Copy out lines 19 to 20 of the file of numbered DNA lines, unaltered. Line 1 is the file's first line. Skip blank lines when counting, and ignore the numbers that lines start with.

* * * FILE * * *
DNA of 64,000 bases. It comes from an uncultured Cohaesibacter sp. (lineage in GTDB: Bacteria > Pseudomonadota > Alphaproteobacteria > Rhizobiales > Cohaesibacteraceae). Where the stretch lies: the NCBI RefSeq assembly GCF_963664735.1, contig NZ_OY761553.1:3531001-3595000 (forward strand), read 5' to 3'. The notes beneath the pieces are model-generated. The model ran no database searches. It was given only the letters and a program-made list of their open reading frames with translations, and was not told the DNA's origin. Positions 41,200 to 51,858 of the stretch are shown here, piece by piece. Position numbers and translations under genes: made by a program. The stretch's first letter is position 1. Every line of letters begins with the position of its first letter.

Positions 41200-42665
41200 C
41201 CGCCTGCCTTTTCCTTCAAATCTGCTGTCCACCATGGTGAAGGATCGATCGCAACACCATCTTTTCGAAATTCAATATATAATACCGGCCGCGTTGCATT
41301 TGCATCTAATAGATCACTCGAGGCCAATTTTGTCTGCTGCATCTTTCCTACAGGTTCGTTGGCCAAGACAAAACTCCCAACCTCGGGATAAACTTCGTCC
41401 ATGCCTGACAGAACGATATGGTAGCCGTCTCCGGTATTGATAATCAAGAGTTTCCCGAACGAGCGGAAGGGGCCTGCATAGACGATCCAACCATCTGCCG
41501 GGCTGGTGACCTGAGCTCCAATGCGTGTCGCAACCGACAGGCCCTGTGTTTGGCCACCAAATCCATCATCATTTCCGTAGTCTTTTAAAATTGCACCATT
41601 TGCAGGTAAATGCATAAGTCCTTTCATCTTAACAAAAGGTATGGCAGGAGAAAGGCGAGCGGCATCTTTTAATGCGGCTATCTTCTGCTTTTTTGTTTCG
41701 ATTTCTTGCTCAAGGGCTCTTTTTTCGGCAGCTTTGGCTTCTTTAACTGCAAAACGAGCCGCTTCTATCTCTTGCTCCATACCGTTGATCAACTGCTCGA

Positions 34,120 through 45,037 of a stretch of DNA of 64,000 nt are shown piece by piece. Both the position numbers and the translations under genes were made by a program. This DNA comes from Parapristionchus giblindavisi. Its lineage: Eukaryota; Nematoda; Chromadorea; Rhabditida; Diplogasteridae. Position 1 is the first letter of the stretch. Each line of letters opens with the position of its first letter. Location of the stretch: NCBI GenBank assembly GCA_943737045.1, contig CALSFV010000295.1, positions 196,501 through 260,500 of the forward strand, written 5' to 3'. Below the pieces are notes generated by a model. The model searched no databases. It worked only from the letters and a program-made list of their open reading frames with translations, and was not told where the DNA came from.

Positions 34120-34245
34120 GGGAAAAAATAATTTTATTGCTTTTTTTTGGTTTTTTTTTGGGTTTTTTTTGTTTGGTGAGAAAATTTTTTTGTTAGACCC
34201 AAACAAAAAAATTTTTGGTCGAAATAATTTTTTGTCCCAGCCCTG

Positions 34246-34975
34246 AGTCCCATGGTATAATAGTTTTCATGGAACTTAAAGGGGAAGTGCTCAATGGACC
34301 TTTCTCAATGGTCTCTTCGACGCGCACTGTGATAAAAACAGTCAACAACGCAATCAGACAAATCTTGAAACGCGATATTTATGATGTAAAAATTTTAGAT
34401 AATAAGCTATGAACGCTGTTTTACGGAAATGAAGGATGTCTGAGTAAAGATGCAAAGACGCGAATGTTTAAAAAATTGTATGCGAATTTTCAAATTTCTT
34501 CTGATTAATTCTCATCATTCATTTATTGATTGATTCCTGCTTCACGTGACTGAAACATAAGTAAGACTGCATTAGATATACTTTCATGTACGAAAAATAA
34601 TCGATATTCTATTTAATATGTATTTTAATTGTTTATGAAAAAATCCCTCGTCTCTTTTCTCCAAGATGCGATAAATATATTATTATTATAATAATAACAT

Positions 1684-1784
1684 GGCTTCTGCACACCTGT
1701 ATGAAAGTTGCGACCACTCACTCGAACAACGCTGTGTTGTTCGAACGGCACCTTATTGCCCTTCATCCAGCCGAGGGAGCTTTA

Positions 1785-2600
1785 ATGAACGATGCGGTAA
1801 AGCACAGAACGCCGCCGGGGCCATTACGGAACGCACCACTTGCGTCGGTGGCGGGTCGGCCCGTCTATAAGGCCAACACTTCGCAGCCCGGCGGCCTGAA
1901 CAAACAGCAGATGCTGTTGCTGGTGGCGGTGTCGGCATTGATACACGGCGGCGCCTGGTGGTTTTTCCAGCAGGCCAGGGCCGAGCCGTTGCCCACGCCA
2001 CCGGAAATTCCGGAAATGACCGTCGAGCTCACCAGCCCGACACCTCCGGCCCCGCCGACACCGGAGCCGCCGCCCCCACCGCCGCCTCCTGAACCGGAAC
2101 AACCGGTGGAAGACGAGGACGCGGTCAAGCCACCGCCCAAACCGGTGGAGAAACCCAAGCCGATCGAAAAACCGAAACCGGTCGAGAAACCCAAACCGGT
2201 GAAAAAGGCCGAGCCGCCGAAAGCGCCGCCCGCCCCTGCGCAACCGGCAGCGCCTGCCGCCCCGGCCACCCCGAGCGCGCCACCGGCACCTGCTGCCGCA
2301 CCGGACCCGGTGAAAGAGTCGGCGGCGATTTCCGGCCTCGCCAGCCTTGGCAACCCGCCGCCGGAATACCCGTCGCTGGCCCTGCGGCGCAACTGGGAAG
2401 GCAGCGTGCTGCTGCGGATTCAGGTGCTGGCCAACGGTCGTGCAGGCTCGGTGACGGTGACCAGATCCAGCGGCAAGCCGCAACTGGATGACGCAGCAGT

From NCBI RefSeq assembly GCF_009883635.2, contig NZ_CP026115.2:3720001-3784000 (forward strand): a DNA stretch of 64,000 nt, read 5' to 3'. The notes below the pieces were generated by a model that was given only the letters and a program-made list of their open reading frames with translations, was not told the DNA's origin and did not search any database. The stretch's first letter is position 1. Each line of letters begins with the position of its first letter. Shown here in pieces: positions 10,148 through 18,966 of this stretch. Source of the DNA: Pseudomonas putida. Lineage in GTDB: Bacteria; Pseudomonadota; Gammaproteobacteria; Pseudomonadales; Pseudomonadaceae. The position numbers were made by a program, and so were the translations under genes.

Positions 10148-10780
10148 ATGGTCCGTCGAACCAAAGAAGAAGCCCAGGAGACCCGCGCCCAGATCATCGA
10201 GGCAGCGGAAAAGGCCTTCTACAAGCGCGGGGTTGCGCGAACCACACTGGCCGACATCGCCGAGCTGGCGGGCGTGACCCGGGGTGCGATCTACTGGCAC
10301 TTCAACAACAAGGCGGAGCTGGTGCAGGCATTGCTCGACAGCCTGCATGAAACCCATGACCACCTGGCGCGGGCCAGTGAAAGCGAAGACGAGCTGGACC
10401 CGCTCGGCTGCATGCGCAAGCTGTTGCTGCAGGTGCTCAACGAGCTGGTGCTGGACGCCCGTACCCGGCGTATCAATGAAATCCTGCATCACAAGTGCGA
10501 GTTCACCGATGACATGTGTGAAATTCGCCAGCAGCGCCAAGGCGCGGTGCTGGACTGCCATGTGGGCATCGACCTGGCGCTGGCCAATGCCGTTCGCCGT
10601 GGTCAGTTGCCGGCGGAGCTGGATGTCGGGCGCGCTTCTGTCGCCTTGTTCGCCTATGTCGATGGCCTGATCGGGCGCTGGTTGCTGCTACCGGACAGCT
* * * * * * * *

34601 TCGATATTCTATTTAATATGTATTTTAATTGTTTATGAAAAAATCCCTCGTCTCTTTTCTCCAAGATGCGATAAATATATTATTATTATAATAATAACAT

Positions 1684-1784